Look owner Michael Kosmides wanted a modern take on the “power booth”: At the restaurant, four leather-padded cubes are the best perch to see all the action (and to be seen, of course). Photograph by Andrew Propp.
The restaurant’s two bars offer one of the longest happy hours in the city, with deals on wine and vodka drinks lasting from noon until 9 PM Monday through Friday. Photograph by Andrew Propp.
Want to catch someone’s attention at the bar? Try sliding your cocktail toward them. The interactive lighting will follow the glass as it moves. Photograph by Andrew Propp.
The color display continues in the large main dining room, where the walls are lit in various hues and double-sided hologram projection screens cast images along them. Photograph by Andrew Propp.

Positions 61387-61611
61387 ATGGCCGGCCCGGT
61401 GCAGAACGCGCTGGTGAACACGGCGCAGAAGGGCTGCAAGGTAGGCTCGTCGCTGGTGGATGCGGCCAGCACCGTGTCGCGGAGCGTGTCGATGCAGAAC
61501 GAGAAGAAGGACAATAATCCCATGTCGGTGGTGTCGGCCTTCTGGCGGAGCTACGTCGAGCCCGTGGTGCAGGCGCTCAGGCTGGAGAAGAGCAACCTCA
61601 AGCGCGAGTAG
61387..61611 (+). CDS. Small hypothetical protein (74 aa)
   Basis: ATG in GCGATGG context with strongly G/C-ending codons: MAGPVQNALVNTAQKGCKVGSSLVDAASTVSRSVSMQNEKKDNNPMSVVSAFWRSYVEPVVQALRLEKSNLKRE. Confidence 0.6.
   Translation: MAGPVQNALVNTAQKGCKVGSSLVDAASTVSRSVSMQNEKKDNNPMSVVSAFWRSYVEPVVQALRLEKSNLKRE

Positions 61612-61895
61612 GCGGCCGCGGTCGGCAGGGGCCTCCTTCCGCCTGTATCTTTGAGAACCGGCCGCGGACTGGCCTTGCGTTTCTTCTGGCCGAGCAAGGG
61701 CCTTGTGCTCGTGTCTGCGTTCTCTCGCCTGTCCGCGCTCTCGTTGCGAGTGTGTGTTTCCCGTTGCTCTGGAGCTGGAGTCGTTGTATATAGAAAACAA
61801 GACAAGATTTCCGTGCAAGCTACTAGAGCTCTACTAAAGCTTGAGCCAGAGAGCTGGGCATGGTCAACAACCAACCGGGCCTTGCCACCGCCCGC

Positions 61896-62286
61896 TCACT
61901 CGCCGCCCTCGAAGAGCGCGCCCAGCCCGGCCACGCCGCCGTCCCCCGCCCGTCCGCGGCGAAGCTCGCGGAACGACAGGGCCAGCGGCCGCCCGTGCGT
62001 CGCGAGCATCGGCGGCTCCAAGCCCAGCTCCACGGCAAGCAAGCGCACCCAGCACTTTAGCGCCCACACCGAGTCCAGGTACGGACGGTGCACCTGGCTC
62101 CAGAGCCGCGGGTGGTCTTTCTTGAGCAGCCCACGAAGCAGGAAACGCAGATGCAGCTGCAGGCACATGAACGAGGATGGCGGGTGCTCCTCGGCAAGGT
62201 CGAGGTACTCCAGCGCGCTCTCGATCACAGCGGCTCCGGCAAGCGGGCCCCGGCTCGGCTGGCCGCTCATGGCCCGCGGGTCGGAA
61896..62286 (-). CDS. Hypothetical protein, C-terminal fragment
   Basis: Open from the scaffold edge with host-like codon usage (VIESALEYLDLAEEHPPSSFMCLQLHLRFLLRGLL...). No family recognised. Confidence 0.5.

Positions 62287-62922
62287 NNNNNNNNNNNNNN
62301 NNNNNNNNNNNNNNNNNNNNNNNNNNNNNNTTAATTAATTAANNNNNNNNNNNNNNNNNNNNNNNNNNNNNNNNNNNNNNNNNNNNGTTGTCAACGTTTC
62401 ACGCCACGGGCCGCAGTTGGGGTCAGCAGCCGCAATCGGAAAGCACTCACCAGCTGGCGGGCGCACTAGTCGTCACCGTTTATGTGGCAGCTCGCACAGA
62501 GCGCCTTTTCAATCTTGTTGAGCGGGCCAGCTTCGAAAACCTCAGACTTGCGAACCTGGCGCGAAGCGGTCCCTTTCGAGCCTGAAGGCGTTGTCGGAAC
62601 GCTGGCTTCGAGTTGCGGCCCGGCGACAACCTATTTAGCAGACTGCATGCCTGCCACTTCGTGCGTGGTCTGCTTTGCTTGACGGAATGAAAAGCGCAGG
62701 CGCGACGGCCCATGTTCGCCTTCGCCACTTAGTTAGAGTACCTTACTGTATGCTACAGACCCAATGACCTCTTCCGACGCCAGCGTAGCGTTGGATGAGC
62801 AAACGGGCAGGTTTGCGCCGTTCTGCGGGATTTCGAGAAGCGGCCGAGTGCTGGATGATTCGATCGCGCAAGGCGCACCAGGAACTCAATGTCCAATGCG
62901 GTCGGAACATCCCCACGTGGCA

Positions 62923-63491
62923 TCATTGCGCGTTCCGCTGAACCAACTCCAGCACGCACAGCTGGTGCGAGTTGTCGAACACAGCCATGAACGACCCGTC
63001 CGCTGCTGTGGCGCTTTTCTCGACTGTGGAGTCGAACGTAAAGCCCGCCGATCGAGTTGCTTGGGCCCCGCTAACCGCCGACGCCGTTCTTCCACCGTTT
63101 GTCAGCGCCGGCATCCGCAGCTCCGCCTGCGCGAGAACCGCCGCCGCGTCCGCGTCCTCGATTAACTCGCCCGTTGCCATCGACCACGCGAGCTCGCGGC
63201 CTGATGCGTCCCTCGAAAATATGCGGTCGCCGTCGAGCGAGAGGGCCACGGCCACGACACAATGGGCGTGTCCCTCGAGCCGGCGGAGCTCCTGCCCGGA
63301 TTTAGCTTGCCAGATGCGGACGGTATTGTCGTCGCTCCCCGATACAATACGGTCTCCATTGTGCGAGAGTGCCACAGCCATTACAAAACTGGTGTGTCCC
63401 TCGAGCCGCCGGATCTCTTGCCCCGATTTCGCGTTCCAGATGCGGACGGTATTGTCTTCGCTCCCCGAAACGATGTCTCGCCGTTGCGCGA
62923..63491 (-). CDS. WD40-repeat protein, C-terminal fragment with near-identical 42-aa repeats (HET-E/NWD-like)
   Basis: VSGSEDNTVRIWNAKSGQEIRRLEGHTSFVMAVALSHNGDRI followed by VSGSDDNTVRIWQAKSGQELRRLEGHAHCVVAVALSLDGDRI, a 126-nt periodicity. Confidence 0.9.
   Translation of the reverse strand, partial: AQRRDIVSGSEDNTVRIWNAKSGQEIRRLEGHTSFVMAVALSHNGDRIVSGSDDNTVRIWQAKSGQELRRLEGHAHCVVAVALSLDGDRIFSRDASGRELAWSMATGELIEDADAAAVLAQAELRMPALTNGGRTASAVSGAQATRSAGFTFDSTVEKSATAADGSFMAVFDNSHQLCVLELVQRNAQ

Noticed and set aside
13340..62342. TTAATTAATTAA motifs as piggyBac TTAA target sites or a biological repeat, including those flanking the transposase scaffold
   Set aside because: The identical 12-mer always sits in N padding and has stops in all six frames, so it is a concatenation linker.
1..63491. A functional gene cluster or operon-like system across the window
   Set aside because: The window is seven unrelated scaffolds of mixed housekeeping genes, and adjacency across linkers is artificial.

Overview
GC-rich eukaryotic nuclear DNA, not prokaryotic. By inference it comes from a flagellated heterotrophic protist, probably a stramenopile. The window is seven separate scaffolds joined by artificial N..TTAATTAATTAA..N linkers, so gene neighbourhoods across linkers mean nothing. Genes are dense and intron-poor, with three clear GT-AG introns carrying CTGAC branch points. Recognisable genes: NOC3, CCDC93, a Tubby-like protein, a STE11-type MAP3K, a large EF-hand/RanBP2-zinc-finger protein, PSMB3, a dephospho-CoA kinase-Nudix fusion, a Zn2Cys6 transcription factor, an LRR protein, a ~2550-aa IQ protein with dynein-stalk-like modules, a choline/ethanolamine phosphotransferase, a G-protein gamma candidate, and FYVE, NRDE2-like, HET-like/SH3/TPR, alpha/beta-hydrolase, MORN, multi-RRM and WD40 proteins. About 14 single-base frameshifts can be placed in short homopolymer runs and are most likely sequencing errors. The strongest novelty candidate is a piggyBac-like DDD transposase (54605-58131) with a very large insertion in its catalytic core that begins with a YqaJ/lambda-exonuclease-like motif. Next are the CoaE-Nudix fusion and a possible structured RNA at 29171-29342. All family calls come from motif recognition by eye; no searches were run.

Cocktails run fruity. Try a white-wine sangria with St. Germain and muddled berries or a Peach Kobbler with peach vodka and hazelnut liqueur. Photograph by Andrew Propp.
There’s no sneaking up the stairs; interactive light panels change colors as you traverse the steps. Photograph by Andrew Propp.
You may have found a pricey lobster risotto entrée in the Teatro Goldoni days, but both portions and prices are sized down at Look. Here, saffron risotto with lobster and shaved Parmesan for $13. Photograph by Andrew Propp.
Purple potatoes serve as a bed for seared bass with saffron beurre blanc and crispy leeks. Photograph by Andrew Propp.
An international range of small plates dominates the menu, including tuna tartare in wonton cones and this roasted shrimp bruschetta with roasted garlic. Photograph by Andrew Propp.